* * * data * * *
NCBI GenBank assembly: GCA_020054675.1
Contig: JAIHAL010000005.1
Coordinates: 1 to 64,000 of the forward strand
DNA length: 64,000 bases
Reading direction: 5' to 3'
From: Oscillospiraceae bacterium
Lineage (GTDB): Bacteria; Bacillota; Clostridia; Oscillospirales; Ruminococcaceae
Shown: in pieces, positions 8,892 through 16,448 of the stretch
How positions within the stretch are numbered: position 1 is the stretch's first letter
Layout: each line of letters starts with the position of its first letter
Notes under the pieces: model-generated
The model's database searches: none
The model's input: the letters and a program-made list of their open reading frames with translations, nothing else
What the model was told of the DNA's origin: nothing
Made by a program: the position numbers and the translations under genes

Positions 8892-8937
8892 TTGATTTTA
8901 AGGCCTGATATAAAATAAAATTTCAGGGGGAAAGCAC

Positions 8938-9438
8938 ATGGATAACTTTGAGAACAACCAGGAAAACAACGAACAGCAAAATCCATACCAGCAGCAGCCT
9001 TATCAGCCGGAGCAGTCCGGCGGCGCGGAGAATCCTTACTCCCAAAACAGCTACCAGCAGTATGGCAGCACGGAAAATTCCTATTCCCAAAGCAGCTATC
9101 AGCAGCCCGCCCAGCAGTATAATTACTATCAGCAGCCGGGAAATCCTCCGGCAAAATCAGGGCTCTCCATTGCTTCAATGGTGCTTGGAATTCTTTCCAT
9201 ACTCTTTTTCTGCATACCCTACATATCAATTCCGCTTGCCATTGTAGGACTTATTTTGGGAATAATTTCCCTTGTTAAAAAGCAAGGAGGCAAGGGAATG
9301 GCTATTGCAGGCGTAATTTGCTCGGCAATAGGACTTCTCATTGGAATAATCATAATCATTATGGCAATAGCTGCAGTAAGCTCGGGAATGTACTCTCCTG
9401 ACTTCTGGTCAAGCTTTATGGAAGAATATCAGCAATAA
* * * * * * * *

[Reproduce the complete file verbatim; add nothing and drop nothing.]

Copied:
NCBI GenBank assembly: GCA_020054675.1
Contig: JAIHAL010000005.1
Coordinates: 1 to 64,000 of the forward strand
DNA length: 64,000 bases
Reading direction: 5' to 3'
From: Oscillospiraceae bacterium
Lineage (GTDB): Bacteria; Bacillota; Clostridia; Oscillospirales; Ruminococcaceae
Shown: in pieces, positions 8,892 through 16,448 of the stretch
How positions within the stretch are numbered: position 1 is the stretch's first letter
Layout: each line of letters starts with the position of its first letter
Notes under the pieces: model-generated
The model's database searches: none
The model's input: the letters and a program-made list of their open reading frames with translations, nothing else
What the model was told of the DNA's origin: nothing
Made by a program: the position numbers and the translations under genes

Positions 8892-8937
8892 TTGATTTTA
8901 AGGCCTGATATAAAATAAAATTTCAGGGGGAAAGCAC

Positions 8938-9438
8938 ATGGATAACTTTGAGAACAACCAGGAAAACAACGAACAGCAAAATCCATACCAGCAGCAGCCT
9001 TATCAGCCGGAGCAGTCCGGCGGCGCGGAGAATCCTTACTCCCAAAACAGCTACCAGCAGTATGGCAGCACGGAAAATTCCTATTCCCAAAGCAGCTATC
9101 AGCAGCCCGCCCAGCAGTATAATTACTATCAGCAGCCGGGAAATCCTCCGGCAAAATCAGGGCTCTCCATTGCTTCAATGGTGCTTGGAATTCTTTCCAT
9201 ACTCTTTTTCTGCATACCCTACATATCAATTCCGCTTGCCATTGTAGGACTTATTTTGGGAATAATTTCCCTTGTTAAAAAGCAAGGAGGCAAGGGAATG
9301 GCTATTGCAGGCGTAATTTGCTCGGCAATAGGACTTCTCATTGGAATAATCATAATCATTATGGCAATAGCTGCAGTAAGCTCGGGAATGTACTCTCCTG
9401 ACTTCTGGTCAAGCTTTATGGAAGAATATCAGCAATAA